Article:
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International economic issues

Global interdependencies have increased considerably over recent decades overall. The EU benefits from this process, which brings about economic prosperity. The Commission supports this process by providing analysis and policy advice on international economic issues relevant to the EU and by promoting global international cooperation.

The EU is one of the world’s key economic players, accounting for about 30% of global GDP and 20% of global trade flows, while the euro has emerged as a key international currency. The EU’s experience has a unique experience in terms of regional economic integration.

The EU's external economic relations

In order to manage this process of increasing economic and financial interdependencies, the European Union maintains economic dialogues with many countries and institutions in the world. Its ultimate objective is to foster economic prosperity and stability in the EU and, while serving the Union’s interests, also in the rest of the world.

The Commission’s Directorate-General for Economic and Financial Affairs supports this by providing analysis and policy advice on international economic issues relevant to the EU, by spreading the values and principles of the Union’s economic framework and policy recommendations to other countries and by shaping the EU external economic policies and their implementation. This includes:

  • providing economic analysis and policy advice for the development and implementation of EU external policies, for example on enlargement, the European Neighbourhood Policy, Eastern Partnership and the EU’s development policy;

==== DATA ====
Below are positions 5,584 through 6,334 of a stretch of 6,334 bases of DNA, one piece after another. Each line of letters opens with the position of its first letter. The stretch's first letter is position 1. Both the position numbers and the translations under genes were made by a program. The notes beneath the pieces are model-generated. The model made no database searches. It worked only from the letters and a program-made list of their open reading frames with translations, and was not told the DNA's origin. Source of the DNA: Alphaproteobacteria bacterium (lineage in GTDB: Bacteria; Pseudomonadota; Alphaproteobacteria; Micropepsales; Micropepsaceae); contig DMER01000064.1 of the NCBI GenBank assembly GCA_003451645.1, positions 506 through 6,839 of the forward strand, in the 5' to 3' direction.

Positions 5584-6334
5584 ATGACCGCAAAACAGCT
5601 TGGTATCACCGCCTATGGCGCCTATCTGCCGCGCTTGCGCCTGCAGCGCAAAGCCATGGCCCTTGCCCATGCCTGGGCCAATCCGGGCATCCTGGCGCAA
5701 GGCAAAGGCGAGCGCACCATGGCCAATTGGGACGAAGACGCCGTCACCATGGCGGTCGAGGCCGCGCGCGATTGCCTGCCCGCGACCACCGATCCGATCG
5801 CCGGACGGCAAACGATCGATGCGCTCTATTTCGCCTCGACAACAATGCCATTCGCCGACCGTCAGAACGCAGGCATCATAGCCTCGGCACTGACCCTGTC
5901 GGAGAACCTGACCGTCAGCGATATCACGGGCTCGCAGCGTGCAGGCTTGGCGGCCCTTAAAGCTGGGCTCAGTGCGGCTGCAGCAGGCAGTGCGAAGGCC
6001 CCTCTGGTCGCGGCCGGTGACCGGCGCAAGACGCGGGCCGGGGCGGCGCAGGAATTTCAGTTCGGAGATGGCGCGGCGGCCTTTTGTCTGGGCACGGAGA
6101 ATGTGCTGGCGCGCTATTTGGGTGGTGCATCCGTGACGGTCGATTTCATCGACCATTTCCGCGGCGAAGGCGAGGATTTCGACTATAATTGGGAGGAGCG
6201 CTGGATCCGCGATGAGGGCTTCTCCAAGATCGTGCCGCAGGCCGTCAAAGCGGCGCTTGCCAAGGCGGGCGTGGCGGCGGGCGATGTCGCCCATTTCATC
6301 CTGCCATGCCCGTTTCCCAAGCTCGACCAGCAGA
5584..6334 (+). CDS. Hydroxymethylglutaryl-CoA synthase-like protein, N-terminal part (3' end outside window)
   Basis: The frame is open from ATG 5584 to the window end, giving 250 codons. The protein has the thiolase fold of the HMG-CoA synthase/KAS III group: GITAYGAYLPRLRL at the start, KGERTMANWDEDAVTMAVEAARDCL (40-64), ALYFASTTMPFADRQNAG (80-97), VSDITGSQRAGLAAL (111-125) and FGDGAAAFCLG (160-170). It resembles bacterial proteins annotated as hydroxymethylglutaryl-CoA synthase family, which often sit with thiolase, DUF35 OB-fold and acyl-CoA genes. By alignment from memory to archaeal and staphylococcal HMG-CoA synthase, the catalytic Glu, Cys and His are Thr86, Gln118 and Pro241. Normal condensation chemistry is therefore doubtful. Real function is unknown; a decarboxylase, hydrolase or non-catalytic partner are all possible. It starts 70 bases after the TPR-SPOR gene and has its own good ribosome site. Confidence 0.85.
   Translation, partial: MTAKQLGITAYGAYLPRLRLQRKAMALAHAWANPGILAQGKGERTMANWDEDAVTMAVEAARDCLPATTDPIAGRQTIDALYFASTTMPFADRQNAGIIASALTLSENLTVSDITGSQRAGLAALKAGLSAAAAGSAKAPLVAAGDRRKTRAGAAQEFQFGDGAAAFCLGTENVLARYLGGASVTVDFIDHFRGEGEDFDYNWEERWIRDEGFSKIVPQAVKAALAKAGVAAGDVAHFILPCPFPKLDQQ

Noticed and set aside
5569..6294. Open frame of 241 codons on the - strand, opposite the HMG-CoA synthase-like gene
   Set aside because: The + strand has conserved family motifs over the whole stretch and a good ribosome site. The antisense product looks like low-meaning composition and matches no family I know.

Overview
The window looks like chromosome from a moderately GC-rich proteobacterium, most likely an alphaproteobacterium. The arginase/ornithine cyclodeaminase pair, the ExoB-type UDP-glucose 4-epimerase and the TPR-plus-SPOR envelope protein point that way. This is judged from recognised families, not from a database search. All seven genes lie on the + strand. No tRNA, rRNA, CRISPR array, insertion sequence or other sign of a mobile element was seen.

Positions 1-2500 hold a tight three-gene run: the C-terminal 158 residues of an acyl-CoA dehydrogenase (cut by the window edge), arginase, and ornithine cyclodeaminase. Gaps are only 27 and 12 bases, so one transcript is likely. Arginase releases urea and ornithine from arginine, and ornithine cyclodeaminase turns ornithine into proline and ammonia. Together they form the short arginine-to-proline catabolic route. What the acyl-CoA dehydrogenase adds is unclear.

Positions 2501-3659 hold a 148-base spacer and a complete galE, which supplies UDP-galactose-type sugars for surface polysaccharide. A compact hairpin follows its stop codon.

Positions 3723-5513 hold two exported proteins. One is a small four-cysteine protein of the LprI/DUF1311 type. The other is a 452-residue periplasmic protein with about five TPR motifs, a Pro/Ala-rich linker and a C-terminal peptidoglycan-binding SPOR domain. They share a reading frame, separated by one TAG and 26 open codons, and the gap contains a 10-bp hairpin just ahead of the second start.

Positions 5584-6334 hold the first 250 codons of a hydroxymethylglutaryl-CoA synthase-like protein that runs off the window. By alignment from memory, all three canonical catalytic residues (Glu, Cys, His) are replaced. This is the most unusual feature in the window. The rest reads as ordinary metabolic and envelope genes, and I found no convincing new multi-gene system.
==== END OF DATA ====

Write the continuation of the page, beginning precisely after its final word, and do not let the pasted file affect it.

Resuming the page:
• leading negotiations and regular dialogues on the economic aspects of bilateral relations, for example with EU candidate countries and EU Neighbourhood Countries, with G20 countries and within ASEM; regular exchanges with the multilateral and regional development banks;
  • ensuring the Commission’s presence in multilateral economic fora (for example, the G7/G8, G10, G20, the Organisation for Economic Co-operation and Development, the Financial Stability Board) and international financial institutions (for example, the International Monetary Fund, the World Bank, the European Bank for Reconstruction and Development); and
  • managing macro-financial assistance to third countries. Liaising with other DGs that manage budget support within the different external assistance programmes with the aim of ensuring a consistent approach to the policy setting and implementation of these operations and ensuring coordination with other international financial institutions.

The lessons and experiences gathered from these activities are also fed into analysis and policy advice that informs policies in the Union, with particular regard to global economic developments and their potential effects on EMU, the international role of the euro, the reform of the international monetary system, the evolution of global external imbalances, the external representation of the EU and country-specific economic issues.

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